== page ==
Normal milestones;
normal neurological exam, normal
Ilelayed; words at 24
Delayed cognitinn;
mo, sentences at 5
slightly delayed
motor; severe
learning disability;
clumsy; no focal
Slightly delayed mo- Normal until seizure
tor and cognitive
development, arrested cognitive development after
seizure ( m e t
Walked at 2 yr
Poor speech until 5
Shallow fronrally, frontal
conrx thick
Slightly shallow
Slightly shallow
Slyhtly shallow
M a n x Function
7 yr 6 mo
7 Yr
Speech delayed (40
ma), prcsent lanwage deficit
Age 5 yr; D Q
= 15
Age 10 yr; I Q
= 32
Age 12 yr, I Q
= 40
GTCS = generalized tonic-clonlc seizures; NIA
perfurmance IQ; L = left; R = right.
not avadable; MR
mental retardation, I Q
The band of heterotopic neurons, itself, varied in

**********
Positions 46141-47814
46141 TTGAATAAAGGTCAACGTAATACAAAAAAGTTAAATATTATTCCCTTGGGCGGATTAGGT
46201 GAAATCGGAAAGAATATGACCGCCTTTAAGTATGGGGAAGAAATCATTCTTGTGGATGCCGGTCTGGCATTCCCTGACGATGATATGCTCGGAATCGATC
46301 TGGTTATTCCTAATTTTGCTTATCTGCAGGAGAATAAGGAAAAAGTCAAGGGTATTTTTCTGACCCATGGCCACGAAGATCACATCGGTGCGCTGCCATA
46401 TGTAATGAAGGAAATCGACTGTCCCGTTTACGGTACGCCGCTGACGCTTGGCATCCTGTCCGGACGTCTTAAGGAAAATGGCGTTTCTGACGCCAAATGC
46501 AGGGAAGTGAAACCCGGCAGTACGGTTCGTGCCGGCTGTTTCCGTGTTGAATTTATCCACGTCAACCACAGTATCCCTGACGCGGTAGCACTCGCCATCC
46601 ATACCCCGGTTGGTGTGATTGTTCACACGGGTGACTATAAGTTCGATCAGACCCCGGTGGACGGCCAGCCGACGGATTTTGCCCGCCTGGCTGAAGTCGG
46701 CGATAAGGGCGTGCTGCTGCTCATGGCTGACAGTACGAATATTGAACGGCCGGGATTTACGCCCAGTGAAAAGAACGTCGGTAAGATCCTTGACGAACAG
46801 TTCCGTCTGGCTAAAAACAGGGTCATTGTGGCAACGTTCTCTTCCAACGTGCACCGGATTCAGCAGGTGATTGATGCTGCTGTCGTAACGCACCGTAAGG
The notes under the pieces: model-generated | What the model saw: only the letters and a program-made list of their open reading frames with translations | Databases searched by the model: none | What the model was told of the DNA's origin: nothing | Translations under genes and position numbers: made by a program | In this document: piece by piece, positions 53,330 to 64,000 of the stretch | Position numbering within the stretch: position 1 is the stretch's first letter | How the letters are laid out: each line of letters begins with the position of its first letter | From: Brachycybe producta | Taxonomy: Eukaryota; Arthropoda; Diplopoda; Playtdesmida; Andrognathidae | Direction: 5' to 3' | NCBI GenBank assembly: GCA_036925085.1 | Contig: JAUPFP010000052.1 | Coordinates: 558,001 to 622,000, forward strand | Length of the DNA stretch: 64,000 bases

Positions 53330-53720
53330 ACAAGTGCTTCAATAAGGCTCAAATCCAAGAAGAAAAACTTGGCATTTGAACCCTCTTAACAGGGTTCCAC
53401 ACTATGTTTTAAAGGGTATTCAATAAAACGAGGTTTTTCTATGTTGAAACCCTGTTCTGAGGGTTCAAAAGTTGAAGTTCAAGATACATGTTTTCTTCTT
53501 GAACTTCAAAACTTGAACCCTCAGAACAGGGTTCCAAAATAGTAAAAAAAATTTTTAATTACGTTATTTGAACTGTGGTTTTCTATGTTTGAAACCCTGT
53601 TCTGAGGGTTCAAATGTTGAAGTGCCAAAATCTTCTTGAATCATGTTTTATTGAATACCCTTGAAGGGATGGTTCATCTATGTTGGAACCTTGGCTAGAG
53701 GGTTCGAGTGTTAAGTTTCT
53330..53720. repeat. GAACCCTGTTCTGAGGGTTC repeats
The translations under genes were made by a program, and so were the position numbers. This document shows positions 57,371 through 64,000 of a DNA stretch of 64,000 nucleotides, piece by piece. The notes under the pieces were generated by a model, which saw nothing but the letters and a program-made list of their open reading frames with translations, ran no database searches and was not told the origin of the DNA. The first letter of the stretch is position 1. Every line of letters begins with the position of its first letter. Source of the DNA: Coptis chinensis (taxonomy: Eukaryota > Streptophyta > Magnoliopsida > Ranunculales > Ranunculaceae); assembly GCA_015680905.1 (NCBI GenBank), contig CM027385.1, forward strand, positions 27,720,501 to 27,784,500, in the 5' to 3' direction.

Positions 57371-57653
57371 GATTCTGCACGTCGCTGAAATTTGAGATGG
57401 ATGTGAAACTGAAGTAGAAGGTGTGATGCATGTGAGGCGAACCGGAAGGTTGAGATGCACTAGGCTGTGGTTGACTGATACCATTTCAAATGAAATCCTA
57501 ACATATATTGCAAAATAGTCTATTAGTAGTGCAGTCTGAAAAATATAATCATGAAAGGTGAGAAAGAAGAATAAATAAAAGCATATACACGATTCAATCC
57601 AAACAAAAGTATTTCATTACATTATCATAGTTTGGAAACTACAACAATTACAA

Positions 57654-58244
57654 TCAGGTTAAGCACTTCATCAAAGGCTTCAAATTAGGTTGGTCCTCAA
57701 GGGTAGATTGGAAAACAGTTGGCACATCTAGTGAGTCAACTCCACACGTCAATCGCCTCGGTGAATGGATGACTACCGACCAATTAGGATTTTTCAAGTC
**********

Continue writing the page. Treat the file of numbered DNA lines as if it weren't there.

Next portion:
thickness among patients and varied among locations
in individual patients. In most patients, the band was
thinnest in the temporal lobes and at the frontal and
occipital poles, and thickest in the posterior frontal and
parietal lobes (see Fig 1). In 9 patients, the band was
not observed in che anterior half of the temporal lobe;
in 3 of these patients, the band was present only in the
frontal lobe, and in another the band was present only
in the fronta! and parietal lobes (Fig 3). The thickest
part of the band varied from 3 mm, in a patient with
the band restricted to the frontal lobes, to 12 mm. In
intelligence quotient; DQ
verbal IQ, PIQ
those patients with a continuous, complete band
around the entire cerebrum, the thinnest areas, usually